Melinda Palacio

Melinda Palacio is a poet, author, and speaker. She lives in Santa Barbara and New Orleans. Her poetry chapbook, Folsom Lockdown, won Kulupi Press’ Sense of Place 2009 award. She is the author of the novel, Ocotillo Dreams (ASU Bilingual Press 2011), for which she received the Mariposa Award for Best First Book at the 2012 ILBA and a 2012 PEN Oakland-Josephine Miles Award for Excellence in Literature. Her first full-length poetry collection, How Fire Is a Story, Waiting, (Tia Chucha Press 2012) was a finalist for the Milt Kessler Award, the Patterson Prize, and received First Prize in Poetry at the 2013 ILBA. Read more of Melinda’s work at www.melindapalacio.com.

  

When She Calls 

Death bright as lemon meringue pie quickly gone
into a happy belly is what I wish for you.
 
When 300 cherub angels come down with trumpets,
I say, bring it on. Let’s all march to that number,

hose down our bare feet and dance, no – dash towards the music.
Death holds its own special rhythm.  

Everyone will eventually take the plunge.
Leaves on a tree simply fall.  

They say this earth is wicked.
Death wants to know if you’ve had enough.  

Close the book, rise from your stinky arm chair.
You know how the story ends.  

Death is where the book continues, conjures
a new ending, a beginning where the words  

sound so pretty, you sigh just to hear yourself, again.
You might be tempted to rewrite your beginning and middle.
 
Learn how to use your nimble legs and new fertile body,
morph, migrate, and die.

 

When they first came

No poetry to preach at this sacred rock,
a pulpit to voice what frogs dare say.

Pay attention to this January day. White moon rises from Painted Cave.
Is moonlight always Easter rebirth?  

Past the line of mailboxes, dirt road straddles a stream,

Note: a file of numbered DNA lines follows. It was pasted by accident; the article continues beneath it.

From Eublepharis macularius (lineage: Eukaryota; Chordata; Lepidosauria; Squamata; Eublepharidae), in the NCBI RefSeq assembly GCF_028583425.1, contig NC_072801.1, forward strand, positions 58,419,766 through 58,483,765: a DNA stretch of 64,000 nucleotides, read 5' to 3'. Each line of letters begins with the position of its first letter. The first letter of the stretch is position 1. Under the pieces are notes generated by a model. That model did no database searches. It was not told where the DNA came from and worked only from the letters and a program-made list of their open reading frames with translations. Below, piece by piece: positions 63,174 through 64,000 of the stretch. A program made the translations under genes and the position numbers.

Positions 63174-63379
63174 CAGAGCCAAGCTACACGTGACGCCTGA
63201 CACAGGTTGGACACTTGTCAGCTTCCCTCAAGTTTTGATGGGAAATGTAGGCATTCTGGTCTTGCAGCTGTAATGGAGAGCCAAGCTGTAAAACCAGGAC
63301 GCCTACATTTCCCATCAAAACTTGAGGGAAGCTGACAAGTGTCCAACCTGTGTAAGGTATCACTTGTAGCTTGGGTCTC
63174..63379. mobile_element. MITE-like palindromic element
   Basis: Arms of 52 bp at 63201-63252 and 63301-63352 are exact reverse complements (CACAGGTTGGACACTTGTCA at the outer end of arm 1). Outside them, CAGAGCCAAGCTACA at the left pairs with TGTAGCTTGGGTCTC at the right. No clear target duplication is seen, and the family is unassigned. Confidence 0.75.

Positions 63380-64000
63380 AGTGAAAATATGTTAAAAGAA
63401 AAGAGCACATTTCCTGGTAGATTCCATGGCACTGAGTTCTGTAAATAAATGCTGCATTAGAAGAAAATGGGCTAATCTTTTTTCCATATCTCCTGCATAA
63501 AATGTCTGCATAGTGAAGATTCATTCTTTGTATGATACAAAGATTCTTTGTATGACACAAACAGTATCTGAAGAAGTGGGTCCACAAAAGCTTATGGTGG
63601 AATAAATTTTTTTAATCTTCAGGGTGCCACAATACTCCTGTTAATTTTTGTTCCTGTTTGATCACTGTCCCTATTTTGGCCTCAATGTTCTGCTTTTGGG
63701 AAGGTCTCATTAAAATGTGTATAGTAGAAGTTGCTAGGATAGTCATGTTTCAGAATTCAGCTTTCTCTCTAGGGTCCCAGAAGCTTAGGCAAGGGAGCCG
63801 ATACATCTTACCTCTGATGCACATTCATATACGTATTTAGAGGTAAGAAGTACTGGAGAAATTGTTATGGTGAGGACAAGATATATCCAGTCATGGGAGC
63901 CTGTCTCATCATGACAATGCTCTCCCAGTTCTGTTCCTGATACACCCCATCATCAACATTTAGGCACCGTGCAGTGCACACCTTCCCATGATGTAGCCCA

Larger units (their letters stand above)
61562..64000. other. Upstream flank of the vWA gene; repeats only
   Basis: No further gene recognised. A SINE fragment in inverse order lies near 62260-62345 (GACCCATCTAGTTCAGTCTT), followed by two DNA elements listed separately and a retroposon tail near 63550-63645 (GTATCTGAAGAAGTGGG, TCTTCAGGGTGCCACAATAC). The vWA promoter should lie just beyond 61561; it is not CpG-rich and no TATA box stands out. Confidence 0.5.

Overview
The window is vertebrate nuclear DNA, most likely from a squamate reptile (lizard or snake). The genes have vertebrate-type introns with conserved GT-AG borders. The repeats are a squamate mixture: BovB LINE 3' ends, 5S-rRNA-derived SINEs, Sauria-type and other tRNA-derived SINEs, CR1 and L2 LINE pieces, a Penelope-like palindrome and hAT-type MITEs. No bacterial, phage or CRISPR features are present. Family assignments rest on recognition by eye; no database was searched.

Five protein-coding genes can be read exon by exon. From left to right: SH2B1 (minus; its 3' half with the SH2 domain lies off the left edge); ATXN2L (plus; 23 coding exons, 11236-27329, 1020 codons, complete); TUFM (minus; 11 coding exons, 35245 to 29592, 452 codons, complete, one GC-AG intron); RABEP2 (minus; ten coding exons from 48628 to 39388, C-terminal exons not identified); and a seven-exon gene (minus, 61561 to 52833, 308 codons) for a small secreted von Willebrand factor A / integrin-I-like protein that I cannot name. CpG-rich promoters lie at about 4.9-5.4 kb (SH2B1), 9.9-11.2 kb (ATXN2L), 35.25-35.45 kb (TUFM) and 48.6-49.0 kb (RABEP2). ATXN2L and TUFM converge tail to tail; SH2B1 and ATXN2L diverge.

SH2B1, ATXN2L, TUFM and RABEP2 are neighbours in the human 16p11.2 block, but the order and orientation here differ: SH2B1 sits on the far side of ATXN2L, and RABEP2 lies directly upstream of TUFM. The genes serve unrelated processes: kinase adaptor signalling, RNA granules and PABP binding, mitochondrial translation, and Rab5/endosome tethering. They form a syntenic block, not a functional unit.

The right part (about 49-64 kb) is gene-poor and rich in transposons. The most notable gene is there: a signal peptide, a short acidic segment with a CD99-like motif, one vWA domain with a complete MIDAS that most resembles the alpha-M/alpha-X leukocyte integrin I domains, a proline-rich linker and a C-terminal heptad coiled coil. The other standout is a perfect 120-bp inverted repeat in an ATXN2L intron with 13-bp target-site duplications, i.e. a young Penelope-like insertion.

curve right to the platform of Chumash land.  

When they first came, they landed on Santa Rosa Island.
All forgot about the cave drawings, until the people,  

call them Katey and Larry, moved off the grid,
built a houseboat from a van on a pond in Painted Cave.  

Katey sees a bunny holding an Easter egg on the mottled moon
against a burning background. No fires to deepen the pink, only sunset.  

Where is the door to this sweat lodge called paradise
and who will remember this land?
 

 

Wet Mask

A lake disguises itself as an ocean.

He wants to see loneliness in its far away horizon.
She wants to see through him, search her fortune
on the other side, Chicago. The lake is not an ocean.

But nature shifts and changes color everyday.
A body of water, a twig that moves, a chameleon.

We are all shape shifters, she whispers and
stares over the vastness of the false sea.

The most beautiful blue is where the water is warmest,
sunken treasure and the sea monster Nessie live there.

He betrays one more secret, until, like another lost
Christian out on his luck, he forces her to believe he
is the first man to own bottomless blue eyes. Yes,

she reminds him, the earth is round.

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